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Ridge Lytton Springs 2013 750ml
SKU 771636

Ridge Lytton Springs 2013

Ridge - California - United States - Sonoma Valley - Dry Creek Valley

Professional Wine Reviews for Ridge Lytton Springs 2013

Rated 95 by Decanter
The 2013 Lytton Springs has really come together over the last year, far exceeding my early expectations. Powerful and explosive in the glass, the 2013 boasts tons of inky blue/purplish fruit, mocha, spices, new leather, lavender and licorice. Readers will have to give the Lytton Springs at least a few years to shed some baby fat, but it is nearly impossible to resist, even at this early stage. Once again, the team at Ridge has produced an absolutely compelling Lytton Springs. The 16% Petite Sirah in the blend adds an unmistakable air of gravitas. (Galloni)
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Winery: Ridge

Varietal: Zinfandel

Zinfandel varietal grapes are an interesting species whose exact origins are unknown. However, they have genetic equivalents in both Croatia and Puglia, where they are still grown, despite most of Zinfandel's vineyards being in the New World. These thin-skinned grapes thrive most healthily in warm climates, where the fairly delicate grapes are not prone to shrivel and dry up on the vine in intense heat. As such, valley regions all over the New World are often full of these dark and tightly bunched grapes which produce a lovely, light to medium bodied wine which varies greatly depending on the terroir it is grown in, and just how warm the climatic conditions over the vines are. Indeed, Zinfandel is renowned for being a grape varietal which can really show off the skill and expertise of the vintners who grow them, as the time of harvesting and the way in which they are processed (as well as the condition of the soil they are grown in) all have a strong effect on the flavor of the wine they produce.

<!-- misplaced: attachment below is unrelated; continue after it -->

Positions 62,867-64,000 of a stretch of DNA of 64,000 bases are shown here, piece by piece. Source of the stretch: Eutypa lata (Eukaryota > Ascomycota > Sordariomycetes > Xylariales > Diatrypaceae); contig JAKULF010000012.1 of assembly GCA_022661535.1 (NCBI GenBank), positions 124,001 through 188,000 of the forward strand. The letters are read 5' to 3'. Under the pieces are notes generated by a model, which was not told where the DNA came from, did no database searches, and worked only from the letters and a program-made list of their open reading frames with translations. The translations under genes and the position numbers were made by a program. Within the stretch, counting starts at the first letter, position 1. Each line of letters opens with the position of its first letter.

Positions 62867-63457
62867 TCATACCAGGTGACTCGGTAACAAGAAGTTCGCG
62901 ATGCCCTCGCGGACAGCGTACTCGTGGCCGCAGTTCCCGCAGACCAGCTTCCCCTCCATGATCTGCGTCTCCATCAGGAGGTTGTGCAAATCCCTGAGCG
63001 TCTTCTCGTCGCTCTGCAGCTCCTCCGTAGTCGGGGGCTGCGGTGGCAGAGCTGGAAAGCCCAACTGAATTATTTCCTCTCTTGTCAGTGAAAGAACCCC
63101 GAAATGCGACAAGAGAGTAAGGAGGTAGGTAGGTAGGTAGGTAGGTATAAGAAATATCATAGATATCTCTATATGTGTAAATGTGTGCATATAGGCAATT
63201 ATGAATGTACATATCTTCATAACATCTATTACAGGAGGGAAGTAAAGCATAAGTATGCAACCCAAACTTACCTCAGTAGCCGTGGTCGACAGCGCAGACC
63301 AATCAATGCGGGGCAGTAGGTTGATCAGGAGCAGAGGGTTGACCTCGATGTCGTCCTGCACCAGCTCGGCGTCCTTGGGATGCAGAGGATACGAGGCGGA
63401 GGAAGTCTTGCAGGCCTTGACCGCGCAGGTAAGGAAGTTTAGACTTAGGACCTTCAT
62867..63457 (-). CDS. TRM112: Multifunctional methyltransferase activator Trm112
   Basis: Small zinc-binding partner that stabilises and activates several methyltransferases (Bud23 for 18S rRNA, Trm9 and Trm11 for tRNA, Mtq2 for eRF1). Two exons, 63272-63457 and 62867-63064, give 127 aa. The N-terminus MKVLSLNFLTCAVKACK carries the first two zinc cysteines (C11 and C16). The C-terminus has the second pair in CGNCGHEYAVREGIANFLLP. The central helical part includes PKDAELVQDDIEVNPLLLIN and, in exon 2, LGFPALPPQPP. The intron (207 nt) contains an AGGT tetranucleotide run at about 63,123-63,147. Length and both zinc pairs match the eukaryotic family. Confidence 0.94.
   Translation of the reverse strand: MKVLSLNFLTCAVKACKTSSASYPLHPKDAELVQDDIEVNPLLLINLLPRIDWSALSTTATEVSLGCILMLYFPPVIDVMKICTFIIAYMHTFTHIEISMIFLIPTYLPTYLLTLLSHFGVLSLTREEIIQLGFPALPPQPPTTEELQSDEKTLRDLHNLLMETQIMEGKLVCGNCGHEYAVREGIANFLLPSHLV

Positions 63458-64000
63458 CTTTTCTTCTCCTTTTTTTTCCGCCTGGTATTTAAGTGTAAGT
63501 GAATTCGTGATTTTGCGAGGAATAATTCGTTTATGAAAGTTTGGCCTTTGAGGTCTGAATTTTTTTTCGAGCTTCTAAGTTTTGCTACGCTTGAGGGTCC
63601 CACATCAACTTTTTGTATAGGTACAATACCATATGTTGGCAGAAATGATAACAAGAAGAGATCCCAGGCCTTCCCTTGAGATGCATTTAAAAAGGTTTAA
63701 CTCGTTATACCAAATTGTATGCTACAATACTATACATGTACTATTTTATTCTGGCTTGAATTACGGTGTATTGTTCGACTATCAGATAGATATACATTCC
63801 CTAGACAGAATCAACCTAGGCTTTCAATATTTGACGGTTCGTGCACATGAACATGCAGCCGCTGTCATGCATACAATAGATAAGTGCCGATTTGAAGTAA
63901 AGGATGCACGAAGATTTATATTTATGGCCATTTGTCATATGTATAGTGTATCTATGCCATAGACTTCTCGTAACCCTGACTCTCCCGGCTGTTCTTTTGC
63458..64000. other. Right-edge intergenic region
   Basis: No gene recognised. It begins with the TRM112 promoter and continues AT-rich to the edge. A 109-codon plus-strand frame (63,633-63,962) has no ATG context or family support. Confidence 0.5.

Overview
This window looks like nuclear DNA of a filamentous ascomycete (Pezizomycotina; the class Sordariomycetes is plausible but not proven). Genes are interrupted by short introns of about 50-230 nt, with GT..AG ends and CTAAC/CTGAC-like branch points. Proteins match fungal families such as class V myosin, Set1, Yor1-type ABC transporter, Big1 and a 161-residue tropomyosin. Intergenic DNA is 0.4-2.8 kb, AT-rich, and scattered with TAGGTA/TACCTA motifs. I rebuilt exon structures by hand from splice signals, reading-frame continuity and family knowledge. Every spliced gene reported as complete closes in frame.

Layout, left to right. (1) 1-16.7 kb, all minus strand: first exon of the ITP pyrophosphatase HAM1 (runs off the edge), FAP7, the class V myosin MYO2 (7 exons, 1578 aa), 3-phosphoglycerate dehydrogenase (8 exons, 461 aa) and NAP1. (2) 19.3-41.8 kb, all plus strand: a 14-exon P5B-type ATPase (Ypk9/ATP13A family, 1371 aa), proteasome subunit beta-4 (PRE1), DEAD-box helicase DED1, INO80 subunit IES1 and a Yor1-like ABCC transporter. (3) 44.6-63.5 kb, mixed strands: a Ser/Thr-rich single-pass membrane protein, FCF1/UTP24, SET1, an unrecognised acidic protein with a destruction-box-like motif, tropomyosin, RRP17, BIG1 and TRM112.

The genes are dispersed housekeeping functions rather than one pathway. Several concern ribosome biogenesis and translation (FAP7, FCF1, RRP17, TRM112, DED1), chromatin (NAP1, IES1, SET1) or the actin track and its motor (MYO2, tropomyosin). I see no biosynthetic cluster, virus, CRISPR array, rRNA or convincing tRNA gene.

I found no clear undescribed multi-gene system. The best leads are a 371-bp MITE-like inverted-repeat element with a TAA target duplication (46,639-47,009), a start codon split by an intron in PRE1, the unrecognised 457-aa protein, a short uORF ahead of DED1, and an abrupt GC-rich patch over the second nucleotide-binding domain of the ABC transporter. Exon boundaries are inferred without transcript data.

Region: California

California has long been the New World's most important and prodigious wine producing regions, with a history which stretches back to the 18th century and the Spanish pioneers who settled here. Today, California produces vast quantities of wine, and if it were a country, it would be the fourth largest producer of wine on earth. Despite experiencing many problems in the mid 20th century, including a very serious blight which almost crippled the state's wine industry, the ideal terroir and excellent climate ensured that Californian wines soon became the envy of the New World once again. California produces a vast range of wines, and utilizes a long list of fine grape varietals, with many wineries and their produce more closely resembling those of France and other Old World countries in regards to character, practices and flavors

Country: United States

For three hundred years now, the United States has been leading the New World in wine production, both in regards to quantity and quality. Wine is actually produced in all fifty states across the country, with California leading the way by an enormous margin. Indeed, as much as eighty-nine percent of all wines to come out of the United States are produced in California, where the fertile soils and sloping mountain sides, coupled with the long, hot summers provide ideal conditions for producing high quality, European style red, white and rosé wines. With over a million acres of the country under vine, the United States sits comfortably as the fourth largest wine producer in the world, where imported grape varietals from all over the Old World are processed using a successful blend of traditional and contemporary techniques.

Appellation: Sonoma Valley

Since the 1850s, Sonoma Valley has been recognized as one of the United States' most important and productive wine regions. Any visitor to the region will quickly understand just why Sonoma Valley has had so much success over the past hundred and fifty years, as the region benefits enormously from the wonderfully hot and dry climate it receives, alongside mineral rich soils, geological features such as thermal springs. Furthermore, the region has a rich wine heritage which gives the region a sense of pride and a determination to consistently put quality above quantity, and to make the most of the wide array of red and white wine grape varietals which flourish there. The Valley of the Moon, as it is affectionately named, is now widely understood to be home to many of North America's finest wines, and this is set to continue for many years to come.